Tertzakian helps bridge the gap between these extremes by explaining that yes, the challenge is serious, and gut-wrenching times are ahead... but we will ultimately see our way through. He is "urgent" in pointing out that the sooner we act the better, and pulls no punches in terms of what's at stake.

Perhaps the real power of "A Thousand Barrels A Second" is in showing readers how to think about the big picture, orienting them to the mind-boggling mechanics of energy supply chains.

There are so many steps and processes involved in the discovery, extraction, and distribution of energy that supply chains generally evolve at a glacial pace. Major energy transitions are measured in decades, not years; the scale and scope of the task is breathtaking to behold. Without taking a closer look behind the scenes, it's hard to get an intuitive sense of the time frames and logistical complexities involved. Tertzakian helps readers do that.

In sum, if you truly want to understand the energy issues we face--or at least get a handle on the key elements--I strongly recommend this book. It could also make an excellent gift for those friends and colleagues locked in one of the "extreme" camps, i.e. "what me worry" vs. "we're all going to die." (The book might not change their mind, but it will certainly make them think.)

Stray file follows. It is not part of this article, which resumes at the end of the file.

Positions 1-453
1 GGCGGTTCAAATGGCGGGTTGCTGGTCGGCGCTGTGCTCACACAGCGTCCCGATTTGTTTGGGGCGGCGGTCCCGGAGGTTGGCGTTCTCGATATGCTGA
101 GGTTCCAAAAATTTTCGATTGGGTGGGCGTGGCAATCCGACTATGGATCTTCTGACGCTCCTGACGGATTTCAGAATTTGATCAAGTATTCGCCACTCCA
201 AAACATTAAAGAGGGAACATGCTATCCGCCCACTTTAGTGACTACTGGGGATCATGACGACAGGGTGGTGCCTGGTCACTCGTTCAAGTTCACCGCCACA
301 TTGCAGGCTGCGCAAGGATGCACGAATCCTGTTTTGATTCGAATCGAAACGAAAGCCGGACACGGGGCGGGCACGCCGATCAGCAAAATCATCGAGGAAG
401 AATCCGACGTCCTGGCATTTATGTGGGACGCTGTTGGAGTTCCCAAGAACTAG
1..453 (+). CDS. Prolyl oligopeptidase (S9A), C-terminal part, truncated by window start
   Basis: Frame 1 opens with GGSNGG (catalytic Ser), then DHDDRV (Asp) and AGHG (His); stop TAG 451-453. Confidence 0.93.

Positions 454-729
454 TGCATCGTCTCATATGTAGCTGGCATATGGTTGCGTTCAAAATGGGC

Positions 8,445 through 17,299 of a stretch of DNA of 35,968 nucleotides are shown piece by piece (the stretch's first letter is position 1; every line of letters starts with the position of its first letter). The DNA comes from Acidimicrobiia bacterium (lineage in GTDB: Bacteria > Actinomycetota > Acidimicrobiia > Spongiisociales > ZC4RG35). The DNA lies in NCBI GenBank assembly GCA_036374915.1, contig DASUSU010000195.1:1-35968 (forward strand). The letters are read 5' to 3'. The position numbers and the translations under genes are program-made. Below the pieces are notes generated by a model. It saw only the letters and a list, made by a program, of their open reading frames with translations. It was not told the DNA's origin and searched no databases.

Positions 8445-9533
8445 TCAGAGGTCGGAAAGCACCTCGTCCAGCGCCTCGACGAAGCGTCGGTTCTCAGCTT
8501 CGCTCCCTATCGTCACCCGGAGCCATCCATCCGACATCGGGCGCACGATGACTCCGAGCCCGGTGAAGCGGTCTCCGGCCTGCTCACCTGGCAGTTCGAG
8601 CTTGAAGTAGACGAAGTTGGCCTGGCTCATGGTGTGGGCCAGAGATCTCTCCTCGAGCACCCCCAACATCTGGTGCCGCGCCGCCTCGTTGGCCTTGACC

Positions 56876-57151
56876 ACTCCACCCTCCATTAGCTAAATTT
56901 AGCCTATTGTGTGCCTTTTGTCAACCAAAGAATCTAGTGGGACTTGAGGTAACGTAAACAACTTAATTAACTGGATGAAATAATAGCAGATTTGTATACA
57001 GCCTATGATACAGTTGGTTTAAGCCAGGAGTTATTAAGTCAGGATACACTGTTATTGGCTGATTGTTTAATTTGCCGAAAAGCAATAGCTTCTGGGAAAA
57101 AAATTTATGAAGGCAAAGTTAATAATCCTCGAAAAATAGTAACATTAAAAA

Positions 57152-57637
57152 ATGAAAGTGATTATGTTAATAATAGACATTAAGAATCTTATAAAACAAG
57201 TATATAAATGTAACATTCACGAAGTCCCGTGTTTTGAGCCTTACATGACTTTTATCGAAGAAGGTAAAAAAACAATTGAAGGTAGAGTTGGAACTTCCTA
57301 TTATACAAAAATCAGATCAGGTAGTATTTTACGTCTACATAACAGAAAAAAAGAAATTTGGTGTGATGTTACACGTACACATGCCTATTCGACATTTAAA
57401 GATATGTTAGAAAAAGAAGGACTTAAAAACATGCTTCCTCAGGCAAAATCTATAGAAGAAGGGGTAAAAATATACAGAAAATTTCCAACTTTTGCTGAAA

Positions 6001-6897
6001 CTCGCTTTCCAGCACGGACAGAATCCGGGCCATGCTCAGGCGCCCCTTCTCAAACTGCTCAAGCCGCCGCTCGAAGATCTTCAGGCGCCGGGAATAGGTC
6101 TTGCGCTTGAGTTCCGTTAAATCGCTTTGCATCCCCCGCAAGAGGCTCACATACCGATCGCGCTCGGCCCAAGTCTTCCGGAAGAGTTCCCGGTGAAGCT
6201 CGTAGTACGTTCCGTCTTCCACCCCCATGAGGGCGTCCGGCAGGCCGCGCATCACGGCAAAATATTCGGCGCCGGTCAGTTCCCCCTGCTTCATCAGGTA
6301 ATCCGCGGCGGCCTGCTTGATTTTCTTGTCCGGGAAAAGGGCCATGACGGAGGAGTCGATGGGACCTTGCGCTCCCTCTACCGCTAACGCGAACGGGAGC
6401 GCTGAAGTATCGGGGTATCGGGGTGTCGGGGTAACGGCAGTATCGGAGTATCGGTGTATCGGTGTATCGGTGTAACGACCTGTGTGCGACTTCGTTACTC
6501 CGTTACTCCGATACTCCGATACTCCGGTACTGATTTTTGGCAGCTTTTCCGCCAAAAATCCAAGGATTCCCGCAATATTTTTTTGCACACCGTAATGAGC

I too consider myself an Urgent Simonist--we'll make it through, but only with serious pain--and believe that Tertzakian succeeds in his goal of providing "a highly researched and balanced assessment of our energy situation."

*Julian Simon, an influential economist, wrote a book in 1981 called The Ultimate Resource, in which he argued that technology and human ingenuity would always ensure an abundance of raw materials. In 1980, he also made a famous wager that a basket of base metals would fall in price, rather than rise, over a significant period of time. He won the bet. Ever since, those who believe in the power of innovation to overcome doomsday scarcity predictions have been dubbed "Simonists."